Hello everyone, and welcome back to another Design Challenge Summary. In this installment, we are going to be covering the Design for a Cause Challenge, Element14’s third design challenge of the year. It’s been a long and exciting journey filled with some impressive projects, and even more impressive challengers. Before we get into how things wrapped up, let's take a look at that the Design for a Cause Challenge was, and what it’s challengers were trying to achieve.
Design for a Cause Design Challenge
Featured as the third Design Challenge of 2018, this challenge task its participants with designing a piece of assistive technology for individuals living with physical or mental impairments using the Arduino MKR1000 Dev Board.
While sixteen project proposals were chosen to be the official projects of the challenge, entering the challenge is not limited to just those sixteen community members. Anyone can join the Challenge as a non-sponsored Challenger, and still be eligible to win one of the prize packs. If you are a non-sponsored challenger all you need to do is integrate an Arduino MKR1000 into your project, and then post 10 blogs about your progress in the Design For a Cause Challenge space and then tagging those blogs 'Design for a Cause'.
The Official Kit
As mentioned earlier, the Design for a Cause Challenge is sponsored by Arduino and its Arduino MKR1000 Development Board. Each challenger will receive all of the components below plus a wide assortment of additional passive, and digital components to build their projects with. If you would like to enter the challenge for yourself, or if you just want to follow along at home, you can purchase all of the components in the kit right here at Element14.
To learn more about each of these components as well as the other components included in the kit, visit the official kit announcement page or click the links above.
To reward the creativity and innovation of the challengers in the Design for a Cause Challenge, element14 is offering some cool prizes that both sponsored and non-sponsored finishers can win. To learn more about each prize pack, visit the official Design For a Cause Challenge Prize Page.
- Grand Prize: $900 USD to the winner’s favorite charity, FLUKE 279 FC/IFLEX Digital Multimeter, and a Tinkerkit Braccio Robotic Arm DIY Kit.
- Runner-Up Prize:$500 USD to the winner’s favorite charity Tenma 72-8474 Oscilloscope and a Microduino Quadcopter w/Joypad
- Finisher Prize: It’s a surprise! To be eligible, challengers have to post at least 10 update blogs and use an Arduino MKR1000 in their design.
The Challengers and their Projects
- Project:Artificial (Stair Climbing) Leg - by Abhishek Bansal (abhishek2018 )
- Project:Ultrasonic Collision Avoidance System - by Aaron Oliver (neoskedar)
- Project:Caretaker Summoner - by Art G. Granzeier III (granzeier)
- Project:Smart Cane - by Badhrinarayan Malolan (badhri1)
- Project:The Seeing EyeDuino - by Dale Winhold (dwinhold)
- Project:Anosmia - by Dixon Selvan (dixon415)
- Project:Blowing-Whistle as Controller - by F. Yao (fyaocn)
- Project:FAMiliaR - by John Hopprich (hopprich)
- Project:DC_MoTiOn - by John Kutzschebauch (jkutzsch)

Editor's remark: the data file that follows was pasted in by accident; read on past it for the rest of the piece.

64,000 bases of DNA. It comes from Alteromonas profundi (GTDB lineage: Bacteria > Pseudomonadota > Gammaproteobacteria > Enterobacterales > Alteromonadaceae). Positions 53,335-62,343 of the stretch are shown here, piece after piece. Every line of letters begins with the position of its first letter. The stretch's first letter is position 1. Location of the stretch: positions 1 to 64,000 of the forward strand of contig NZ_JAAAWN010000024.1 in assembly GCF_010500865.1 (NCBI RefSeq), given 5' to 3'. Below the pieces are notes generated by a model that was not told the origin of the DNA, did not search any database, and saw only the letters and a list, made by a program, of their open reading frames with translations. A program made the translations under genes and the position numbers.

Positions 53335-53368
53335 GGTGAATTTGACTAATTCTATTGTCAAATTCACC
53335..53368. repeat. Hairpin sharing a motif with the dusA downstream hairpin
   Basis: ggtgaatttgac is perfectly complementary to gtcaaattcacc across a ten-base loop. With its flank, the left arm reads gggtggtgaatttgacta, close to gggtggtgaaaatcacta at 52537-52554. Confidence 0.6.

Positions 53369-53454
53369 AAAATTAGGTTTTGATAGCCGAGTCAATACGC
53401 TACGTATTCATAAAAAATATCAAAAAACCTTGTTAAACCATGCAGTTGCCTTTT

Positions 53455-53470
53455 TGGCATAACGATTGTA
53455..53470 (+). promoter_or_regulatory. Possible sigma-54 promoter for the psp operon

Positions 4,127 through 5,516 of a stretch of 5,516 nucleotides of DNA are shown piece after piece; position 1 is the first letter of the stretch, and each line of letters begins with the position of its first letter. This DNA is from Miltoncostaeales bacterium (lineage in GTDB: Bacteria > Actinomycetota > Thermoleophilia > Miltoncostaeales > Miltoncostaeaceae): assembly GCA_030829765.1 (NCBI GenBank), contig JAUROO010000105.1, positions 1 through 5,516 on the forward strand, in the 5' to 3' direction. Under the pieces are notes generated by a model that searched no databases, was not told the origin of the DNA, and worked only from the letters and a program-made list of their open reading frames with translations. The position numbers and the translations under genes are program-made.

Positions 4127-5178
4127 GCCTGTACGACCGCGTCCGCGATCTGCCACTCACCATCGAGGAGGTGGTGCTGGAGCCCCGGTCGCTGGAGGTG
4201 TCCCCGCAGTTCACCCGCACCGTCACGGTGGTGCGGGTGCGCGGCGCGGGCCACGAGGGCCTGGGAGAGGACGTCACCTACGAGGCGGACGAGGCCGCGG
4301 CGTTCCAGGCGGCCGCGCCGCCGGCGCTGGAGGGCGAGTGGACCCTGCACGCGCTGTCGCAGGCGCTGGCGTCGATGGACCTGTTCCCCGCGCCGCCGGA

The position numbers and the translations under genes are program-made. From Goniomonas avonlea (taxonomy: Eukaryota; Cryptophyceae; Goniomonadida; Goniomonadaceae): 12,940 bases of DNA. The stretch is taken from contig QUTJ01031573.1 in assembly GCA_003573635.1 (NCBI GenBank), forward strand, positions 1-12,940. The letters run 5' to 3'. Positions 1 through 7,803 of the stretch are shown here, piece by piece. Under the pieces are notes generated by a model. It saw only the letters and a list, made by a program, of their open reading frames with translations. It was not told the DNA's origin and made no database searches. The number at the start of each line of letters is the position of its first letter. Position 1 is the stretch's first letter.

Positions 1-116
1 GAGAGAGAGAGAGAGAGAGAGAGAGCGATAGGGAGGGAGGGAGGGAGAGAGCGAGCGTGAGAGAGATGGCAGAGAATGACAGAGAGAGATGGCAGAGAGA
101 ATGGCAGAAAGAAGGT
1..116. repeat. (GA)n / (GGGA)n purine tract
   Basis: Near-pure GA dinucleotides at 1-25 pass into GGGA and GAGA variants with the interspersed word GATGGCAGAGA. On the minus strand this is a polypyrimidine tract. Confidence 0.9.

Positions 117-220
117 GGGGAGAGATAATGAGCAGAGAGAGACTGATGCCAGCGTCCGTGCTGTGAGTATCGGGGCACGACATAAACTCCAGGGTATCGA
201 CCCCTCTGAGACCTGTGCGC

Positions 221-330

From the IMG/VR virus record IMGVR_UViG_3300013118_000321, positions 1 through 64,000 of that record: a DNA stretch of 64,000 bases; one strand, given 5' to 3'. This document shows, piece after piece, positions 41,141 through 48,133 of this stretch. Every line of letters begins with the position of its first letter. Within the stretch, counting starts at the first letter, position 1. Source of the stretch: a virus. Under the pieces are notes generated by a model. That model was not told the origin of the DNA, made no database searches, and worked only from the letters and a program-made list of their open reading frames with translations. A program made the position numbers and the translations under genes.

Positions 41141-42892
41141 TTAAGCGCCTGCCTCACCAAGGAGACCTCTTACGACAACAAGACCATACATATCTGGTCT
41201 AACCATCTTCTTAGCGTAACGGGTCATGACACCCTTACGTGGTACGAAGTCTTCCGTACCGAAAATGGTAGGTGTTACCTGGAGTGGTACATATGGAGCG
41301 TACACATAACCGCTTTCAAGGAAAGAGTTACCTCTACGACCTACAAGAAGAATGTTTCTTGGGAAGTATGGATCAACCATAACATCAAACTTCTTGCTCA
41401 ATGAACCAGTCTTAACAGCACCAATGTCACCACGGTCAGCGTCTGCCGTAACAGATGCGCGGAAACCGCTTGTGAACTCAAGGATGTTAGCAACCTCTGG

- Project:Medicine Clock - by Joseph Phillips (fiftystatebanana)
- Project:The Balance Belt - by Kyle Buchanan (kyle90)
- Project:Fingerprint Skeleton Key - by Milos Rasic (milosrasic98)
- Project:JAMI - by Omar Rodriguez (omar17)
- Project:AUDIO4VISION - by Pranjal Ranjan (pranjalranjan299)
- Project:Smart Voice Synthesizer - by Prashanth Kumar G N prashanth.nagendrappa)
- Project:Autism Assistant - by Rob Romero (roborob1266)
- Project:The Ultimate Smart Trike - by Sean Miller (sjmill01)
Number of Challengers: 17
Number of Finishers: 9
Total Blog Post:107
- Most Blog Post: Pranjal Ranjan with 12 post.
- Who Finished: Dale Winhold, Prashanth Kumar G N, Dale Winhold, F. Yao., Kyle Buchanan, Dixon Selvan, Milos Rasic, Rob Romero, and Sean Miller
GRAND PRIZE WINNER
I am always excited when a design challenge is centered around the Arduino platform, and this challenge did not disappoint. The level of thought that many of the challengers put into the projects was simply amazing. We saw everything from what turned out to be an automated seeing-eye robot that had its own braille output device, to a belt that helped the elderly signal for help in the event of a fall. Ultimately Milos Rasic took home the grand prize with his robotic key selection device for the visually impaired.
As you may or may not know, I do not have any input into who is chosen as the winners of these challenges, but I am almost always in agreeance with the judges, and this time was no exception. Milos’ project was very well thought out and his implementation was on point as well. I’m also quite impressed with Dale Winhold’s project, and his implementation of the braille feedback device. That is not to say that other’s projects were just as impressive to me, because they were which brings me to my next point. I usually like to end my design challenge summaries with a short list of my favorite projects, but this challenge’s projects were all so good that I can not choose just a few.
I would like to congratulate all of those who finished, as well as those who put in a valiant effort into finishing. The design challenge series here at Element14 is unlike anything else on the internet, and that is due in large part to those who signup and compete as challengers. The amount of knowledge that is handed out in the challengers blog post is priceless and continues to humble me with each new challenge. For that, I want to thank each and every one of you who take the time to write such good update blogs.
That is going to wrap up my weekly summary coverage of the Design For a Cause Challenge. If you would like to learn more, head over to its official challenge page. A new design challenge starts in just a few weeks, so stay tuned for more weekly summaries from me.